. Crohn's disease (CD) is a chronic inflammatory bowel disease (IBD) that affects millions of people in a progressive manner. Despite great advancements in therapy, it remains unclear why inflammation in the digestive system is progressive and leads to complications (e.g., enteric fistulas) that are only alleviated by surgical removal of damaged bowel. Over the next decade, thousands of patients will have surgery in the USA, but as a medical problem, most (<88%) will have CD reoccurrence over time. Concerningly, CD recurs at the anastomosis site where the bowel-ends are reconnected, but intriguingly, of all therapies, antimicrobial metronidazole is the only one that slows recurrence, indicating that bacteria could play a harmful role in CD. We recently developed a uniquely rapid, real-time stereomicroscopic (SM) profiling strategy of fresh surgical specimens, and discovered a novel system of 3D-microscopic cavernous fistulous tract lesions (CavFT) in the bowel of CD patients that underwent surgery. Of notice, CavFTs were unnoticed by standard pathology/surgical methods. More recently, our studies showed that such CavFT lesions spread microscopically within the gut wall, and that contain bacterial species that could be contributors to the severe complications observed in CD patients. CavFTs could also explain postoperative CD recurrence. Together, the findings provide the strong scientific premise to indicate that CavFTs are collectively a microscopic medical and microbiological problem that remains uncharacterized in CD. The central hypothesis in this proposal is that the bowel of surgical CD patients has CavFT pathogenic bacteria that aggravate CD and the severity of its complications. The main objective of this proposal is to experimentally determine if CavFT bacteria play a pathogenic role in CD using a unique mouse model of CD-like ileitis (SAMP1/YitFc), and phagocytosis assays. Herein, we propose three aims that complementary will characterize the correlation between the magnetic resonance imaging ex vivo analysis (exMRI) of surgically removed CD bowels and that of the bacteria that thrive in such pathogenic CavFTs. Prevalent cultivable CavFT bacteria will be administered to SAMP1/YitFc mice to identify global mechanisms of intestinal disease intensification in CD. Since CD primarily affects the ileum, this proposal is clinically relevant because SAMP1/YitFc is the most advanced animal model of spontaneous CD-like ileitis to test our hypothesis. If our assumption is correct, the identification of pathogenic bacteria thriving inside microscopic CavFT indicates that adapted bacteria that evade immune clearance could become easy targets for routine diagnostics and therapy in perioperative CD patients. As deliverables, this proposal will provide i) a list of proinflammatory bacteria, with rates of isolation and antiphagocytic activity, and ii) a list of proinflammatory pathways that could restrain the evolution of CavFT lesions. This proposal is significant because it will provide i) scientific evidence about the bacterial causes of CavFT, and ii) novel insights on how to deliver effective drugs into fistulous-space lesions to promote healing. 1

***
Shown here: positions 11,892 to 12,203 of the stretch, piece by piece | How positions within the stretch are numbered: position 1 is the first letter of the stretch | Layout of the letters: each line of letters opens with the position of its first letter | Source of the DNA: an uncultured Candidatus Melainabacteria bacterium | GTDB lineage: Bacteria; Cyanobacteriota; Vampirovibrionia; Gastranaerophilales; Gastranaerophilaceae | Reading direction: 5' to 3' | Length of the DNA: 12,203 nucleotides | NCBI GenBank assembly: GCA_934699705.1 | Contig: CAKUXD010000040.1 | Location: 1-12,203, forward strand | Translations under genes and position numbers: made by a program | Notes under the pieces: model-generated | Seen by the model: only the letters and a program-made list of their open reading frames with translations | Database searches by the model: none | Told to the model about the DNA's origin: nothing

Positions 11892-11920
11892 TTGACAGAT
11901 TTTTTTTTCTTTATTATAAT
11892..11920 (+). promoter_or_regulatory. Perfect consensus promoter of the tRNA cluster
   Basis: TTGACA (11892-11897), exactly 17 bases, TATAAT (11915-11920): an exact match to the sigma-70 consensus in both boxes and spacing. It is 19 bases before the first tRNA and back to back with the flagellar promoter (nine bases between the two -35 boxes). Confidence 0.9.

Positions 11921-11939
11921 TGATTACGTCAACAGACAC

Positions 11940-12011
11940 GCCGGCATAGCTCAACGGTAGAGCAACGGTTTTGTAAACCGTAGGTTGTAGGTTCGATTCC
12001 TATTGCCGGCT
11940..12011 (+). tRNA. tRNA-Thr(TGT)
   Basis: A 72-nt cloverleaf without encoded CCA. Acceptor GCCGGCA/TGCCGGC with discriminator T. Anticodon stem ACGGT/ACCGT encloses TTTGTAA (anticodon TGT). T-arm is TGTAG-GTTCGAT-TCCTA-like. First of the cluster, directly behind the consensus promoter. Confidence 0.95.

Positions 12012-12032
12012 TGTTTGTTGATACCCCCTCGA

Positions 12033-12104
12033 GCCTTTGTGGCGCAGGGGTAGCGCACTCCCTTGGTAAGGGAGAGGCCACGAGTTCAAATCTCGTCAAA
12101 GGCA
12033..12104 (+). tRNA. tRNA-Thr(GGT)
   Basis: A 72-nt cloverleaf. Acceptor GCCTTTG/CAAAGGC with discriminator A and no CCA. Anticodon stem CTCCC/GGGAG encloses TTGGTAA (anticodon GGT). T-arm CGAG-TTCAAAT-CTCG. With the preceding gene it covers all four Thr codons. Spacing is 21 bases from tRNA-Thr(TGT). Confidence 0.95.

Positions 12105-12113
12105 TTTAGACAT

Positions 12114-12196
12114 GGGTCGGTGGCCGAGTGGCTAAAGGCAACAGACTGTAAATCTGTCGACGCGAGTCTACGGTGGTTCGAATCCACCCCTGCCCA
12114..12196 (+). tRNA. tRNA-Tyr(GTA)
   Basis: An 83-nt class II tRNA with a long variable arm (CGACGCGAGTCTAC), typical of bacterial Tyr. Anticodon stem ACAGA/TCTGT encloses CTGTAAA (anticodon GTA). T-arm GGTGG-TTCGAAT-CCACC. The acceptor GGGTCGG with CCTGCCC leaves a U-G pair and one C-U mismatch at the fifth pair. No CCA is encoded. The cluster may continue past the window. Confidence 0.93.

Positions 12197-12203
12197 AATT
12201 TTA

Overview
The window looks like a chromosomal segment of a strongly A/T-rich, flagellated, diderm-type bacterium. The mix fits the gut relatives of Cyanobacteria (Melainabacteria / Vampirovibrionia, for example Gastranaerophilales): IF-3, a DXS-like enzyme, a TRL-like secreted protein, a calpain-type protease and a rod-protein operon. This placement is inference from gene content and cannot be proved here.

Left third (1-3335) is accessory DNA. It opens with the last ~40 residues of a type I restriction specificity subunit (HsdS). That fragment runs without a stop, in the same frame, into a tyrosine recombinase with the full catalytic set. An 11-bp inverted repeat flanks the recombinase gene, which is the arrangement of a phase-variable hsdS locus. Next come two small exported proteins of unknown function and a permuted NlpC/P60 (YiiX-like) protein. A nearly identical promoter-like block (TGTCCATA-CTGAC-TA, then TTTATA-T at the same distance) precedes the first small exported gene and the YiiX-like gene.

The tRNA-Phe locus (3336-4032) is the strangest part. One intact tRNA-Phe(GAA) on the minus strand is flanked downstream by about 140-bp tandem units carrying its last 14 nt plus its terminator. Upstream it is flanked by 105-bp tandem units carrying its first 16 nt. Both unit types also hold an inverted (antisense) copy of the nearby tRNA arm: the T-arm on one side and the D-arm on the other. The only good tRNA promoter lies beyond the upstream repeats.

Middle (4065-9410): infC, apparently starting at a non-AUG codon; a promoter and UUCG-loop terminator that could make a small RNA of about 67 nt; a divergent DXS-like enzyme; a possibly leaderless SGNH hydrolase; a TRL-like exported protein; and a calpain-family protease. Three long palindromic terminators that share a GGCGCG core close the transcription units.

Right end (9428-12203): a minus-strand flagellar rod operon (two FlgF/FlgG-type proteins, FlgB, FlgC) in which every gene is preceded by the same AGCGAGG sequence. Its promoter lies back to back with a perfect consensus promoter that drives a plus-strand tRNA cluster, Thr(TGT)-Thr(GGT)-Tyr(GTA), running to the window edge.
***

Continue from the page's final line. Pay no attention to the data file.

Public Health Relevance

. Crohn's disease (CD) is an inflammatory disease of the bowel that afflicts 3.2 million Americans, of which up to 60-88% will need surgery to remove severely affected bowel; however, most patients will have postsurgical recurrence. Our preliminary studies on surgically removed bowel specimens from CD patients indicate that the cause of severe CD, its complications, and recurrence could be due to the presence of resilient microscopic lesions that resemble cavernous fistulous tracts (CavFT) deep in the gut wall, where tissue-degrading pathogenic bacteria may thrive perpetually. In order to propose novel vaccine or antimicrobial strategies to eliminate such bacteria from the gut wall of severely ill CD patients, this project will identify the pathogenic role of such gut-wall- associated bacterial communities to identify specific species that aggravate CD. 1

National Institute of Health (NIH)
National Institute of Diabetes and Digestive and Kidney Diseases (NIDDK)
Exploratory/Developmental Grants (R21)
Project #
Application #
Study Section
Special Emphasis Panel (ZRG1)
Program Officer
Perrin, Peter J
Project Start
Project End
Budget Start
Budget End
Support Year
Fiscal Year
Total Cost
Indirect Cost
Case Western Reserve University
Internal Medicine/Medicine
Schools of Medicine
United States
Zip Code